Tuesday, March 20, 2007

Wen - will China be democratic?

Wen Jiabao - China is developing a 'socialist democracy'

China may be moving towards democracy. In the National People’s Congress which took place last week, Prime Minister Wen Jiabao uttered a word which has often drawn condemnation and if uttered might have even resulted in being jailed. As Mr Wen spoke he talked of building towards democracy. But what type of democracy and how soon might one see changes to China’s political system.

“By developing socialist democracy we mean we must make people the masters of their own house, to do this we must ensure the people are entitled to the right to democratic election, decision making management and oversight”, Wen was translated as saying by Channel Four News in the UK.

Reporter Lindsey Hilsum had this to say on the comments coming from the statements made at the National Peoples Congress, “Rarely has the gap between theory and practice been more evident.”

She said that despite Mr Wen’s claim that people should have oversight to corrupt officials and be able to criticize the government this was in contrast to the large police presence in Tiananmen Square preventing any protests from taking place.

Restrictions do exist on protests outside Government buildings in Beijing, but this is true also in London where protests are banned within a mile of parliament, unless permission is sought well in advance.

The Channel Four News report highlighted the fate of one citizen who had attempted to petition the government. Zheng Dajing’s home had been demolished by ‘thugs employed by local corrupt officials’. Mr Zheng said he, along with his young daughter, were held captive by the men. The report also claimed that Mr Zheng was one of 700 arrested during the NPC. Channel Four News found the man held in a room at the back of the Yuan Hotel in Beijing. Being held in a room without access to a toilet, Mr Zheng claimed that he had been threatened with being sent to a labour camp. On tackling an official, Channel Four were told that it was their job to return petitioners home but did not elaborate on reasons why. Meanwhile Mr Zheng’s family remained homeless and his wife did not know when she might be reunited with her husband. “We petition according to the law” she said, “we are not looking for trouble [but] we have no home now. The government hunt us like fugitives. What law did we break. They break all the laws and get away with it.” [Channel Four News]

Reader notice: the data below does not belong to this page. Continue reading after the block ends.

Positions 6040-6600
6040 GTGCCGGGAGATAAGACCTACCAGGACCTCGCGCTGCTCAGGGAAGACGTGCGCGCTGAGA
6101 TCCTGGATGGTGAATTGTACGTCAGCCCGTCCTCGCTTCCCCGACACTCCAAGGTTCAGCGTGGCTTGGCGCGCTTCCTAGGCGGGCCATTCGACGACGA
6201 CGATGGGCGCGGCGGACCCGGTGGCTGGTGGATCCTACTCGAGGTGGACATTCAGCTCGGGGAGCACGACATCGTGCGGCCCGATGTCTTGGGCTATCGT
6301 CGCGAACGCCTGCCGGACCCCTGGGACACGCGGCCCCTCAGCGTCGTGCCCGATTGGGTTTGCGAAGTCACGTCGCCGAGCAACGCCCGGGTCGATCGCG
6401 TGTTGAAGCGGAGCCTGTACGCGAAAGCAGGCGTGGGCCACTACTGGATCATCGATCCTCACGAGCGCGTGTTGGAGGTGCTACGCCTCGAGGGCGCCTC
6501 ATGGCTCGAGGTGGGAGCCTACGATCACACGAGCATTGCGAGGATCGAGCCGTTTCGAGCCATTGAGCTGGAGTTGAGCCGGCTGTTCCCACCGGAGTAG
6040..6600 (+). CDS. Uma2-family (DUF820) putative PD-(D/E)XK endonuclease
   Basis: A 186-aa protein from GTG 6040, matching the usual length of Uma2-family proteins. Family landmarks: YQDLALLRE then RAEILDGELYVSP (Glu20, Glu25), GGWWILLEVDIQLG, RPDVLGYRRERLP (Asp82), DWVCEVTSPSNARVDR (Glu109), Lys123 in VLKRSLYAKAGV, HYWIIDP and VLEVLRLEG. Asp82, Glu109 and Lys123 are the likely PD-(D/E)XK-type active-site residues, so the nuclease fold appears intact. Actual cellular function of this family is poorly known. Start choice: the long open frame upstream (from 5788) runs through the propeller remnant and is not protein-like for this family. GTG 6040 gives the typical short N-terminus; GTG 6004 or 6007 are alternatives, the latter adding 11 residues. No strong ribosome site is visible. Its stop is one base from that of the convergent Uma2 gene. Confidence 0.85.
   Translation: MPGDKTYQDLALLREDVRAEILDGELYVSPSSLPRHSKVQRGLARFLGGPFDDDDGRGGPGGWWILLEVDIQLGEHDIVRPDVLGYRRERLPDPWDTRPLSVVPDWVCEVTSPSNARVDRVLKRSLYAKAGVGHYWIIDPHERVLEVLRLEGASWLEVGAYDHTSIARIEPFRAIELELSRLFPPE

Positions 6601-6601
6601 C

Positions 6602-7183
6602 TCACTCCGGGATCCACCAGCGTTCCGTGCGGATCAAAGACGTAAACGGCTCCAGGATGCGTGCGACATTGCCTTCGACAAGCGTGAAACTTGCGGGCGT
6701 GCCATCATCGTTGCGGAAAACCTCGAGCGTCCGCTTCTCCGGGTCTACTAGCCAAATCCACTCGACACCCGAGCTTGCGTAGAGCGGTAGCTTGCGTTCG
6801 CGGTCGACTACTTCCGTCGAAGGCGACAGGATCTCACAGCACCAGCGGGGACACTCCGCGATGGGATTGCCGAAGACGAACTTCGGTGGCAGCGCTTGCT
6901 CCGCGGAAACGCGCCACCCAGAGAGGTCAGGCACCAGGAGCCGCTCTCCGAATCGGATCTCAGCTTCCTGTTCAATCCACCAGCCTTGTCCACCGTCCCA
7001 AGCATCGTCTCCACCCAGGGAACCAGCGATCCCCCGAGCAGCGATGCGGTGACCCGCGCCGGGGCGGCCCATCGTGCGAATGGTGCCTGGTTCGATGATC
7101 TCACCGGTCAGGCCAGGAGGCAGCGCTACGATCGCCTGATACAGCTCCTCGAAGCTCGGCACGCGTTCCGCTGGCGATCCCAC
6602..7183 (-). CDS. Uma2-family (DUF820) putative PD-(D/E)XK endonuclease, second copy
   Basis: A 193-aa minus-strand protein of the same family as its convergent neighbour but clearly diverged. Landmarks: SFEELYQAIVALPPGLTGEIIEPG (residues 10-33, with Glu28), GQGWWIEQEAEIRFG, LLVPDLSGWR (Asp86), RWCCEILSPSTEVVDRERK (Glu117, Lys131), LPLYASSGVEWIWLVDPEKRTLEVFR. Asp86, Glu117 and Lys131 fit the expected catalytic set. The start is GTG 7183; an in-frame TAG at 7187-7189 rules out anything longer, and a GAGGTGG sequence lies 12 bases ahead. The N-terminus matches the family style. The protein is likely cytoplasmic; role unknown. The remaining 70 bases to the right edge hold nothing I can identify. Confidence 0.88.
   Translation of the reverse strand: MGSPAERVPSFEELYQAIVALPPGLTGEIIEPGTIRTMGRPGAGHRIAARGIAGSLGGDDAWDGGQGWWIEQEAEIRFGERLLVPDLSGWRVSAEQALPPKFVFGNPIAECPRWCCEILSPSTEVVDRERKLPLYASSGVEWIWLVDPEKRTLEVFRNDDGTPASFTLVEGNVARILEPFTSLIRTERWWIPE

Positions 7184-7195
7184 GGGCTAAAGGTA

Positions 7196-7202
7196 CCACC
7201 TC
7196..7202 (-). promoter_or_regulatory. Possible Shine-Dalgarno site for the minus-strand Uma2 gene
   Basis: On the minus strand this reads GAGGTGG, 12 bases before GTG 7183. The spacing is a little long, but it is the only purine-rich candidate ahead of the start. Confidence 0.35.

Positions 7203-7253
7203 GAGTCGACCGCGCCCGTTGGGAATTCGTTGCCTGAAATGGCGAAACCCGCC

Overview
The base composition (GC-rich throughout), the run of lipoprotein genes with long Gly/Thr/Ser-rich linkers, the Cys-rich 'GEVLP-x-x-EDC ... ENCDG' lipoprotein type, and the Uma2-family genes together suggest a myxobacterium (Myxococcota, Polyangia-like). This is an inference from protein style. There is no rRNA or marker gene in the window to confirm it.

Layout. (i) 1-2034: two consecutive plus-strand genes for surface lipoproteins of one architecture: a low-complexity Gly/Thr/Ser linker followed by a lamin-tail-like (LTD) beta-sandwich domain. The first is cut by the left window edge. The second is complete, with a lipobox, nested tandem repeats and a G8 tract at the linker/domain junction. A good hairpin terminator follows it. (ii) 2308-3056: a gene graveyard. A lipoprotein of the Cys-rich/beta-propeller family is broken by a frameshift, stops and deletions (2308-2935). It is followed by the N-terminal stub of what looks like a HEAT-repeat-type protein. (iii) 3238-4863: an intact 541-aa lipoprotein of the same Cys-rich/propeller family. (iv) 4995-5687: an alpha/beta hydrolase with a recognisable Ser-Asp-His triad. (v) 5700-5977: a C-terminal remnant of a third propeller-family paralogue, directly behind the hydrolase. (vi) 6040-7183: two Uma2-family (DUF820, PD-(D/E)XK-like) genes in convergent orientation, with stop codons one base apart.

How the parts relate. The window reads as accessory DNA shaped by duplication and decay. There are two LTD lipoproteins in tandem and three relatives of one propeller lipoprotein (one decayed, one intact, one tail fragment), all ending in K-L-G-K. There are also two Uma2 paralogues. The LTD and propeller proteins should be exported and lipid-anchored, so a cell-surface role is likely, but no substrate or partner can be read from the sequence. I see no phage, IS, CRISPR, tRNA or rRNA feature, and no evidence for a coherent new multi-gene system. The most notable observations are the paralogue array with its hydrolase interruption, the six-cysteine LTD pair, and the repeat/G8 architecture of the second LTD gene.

It was precisely issues such as these that Wen Jiaboa covered in his speech at the National People’s Congress. The Prime Minister was asked, by a CCTV correspondent, how he proposed to deal with corruption. He acknowledged that as the market economy developed corruption had become more serious and widespread, even to the extent of affecting high ranking officials in the country. As well as acknowledging the people’s complaints, punitive measures needed to be employed against corrupt officials, the Prime Minister said. “No matter who the official is or how high ranking, they should be brought to justice”, Mr Wen reiterated.

CCTV9 provided significant coverage of Wen Jiabao’s speech. Leading with the strap ‘Premier Wen Meets the Press’ the Prime Minister entered a large hall filled with hundreds of journalists, photographers and TV news organisations.

“This will be my last press conference serving in this government” he said in his opening remarks. It was to be a wide ranging speech covering issues that would have been unthinkable a few years ago.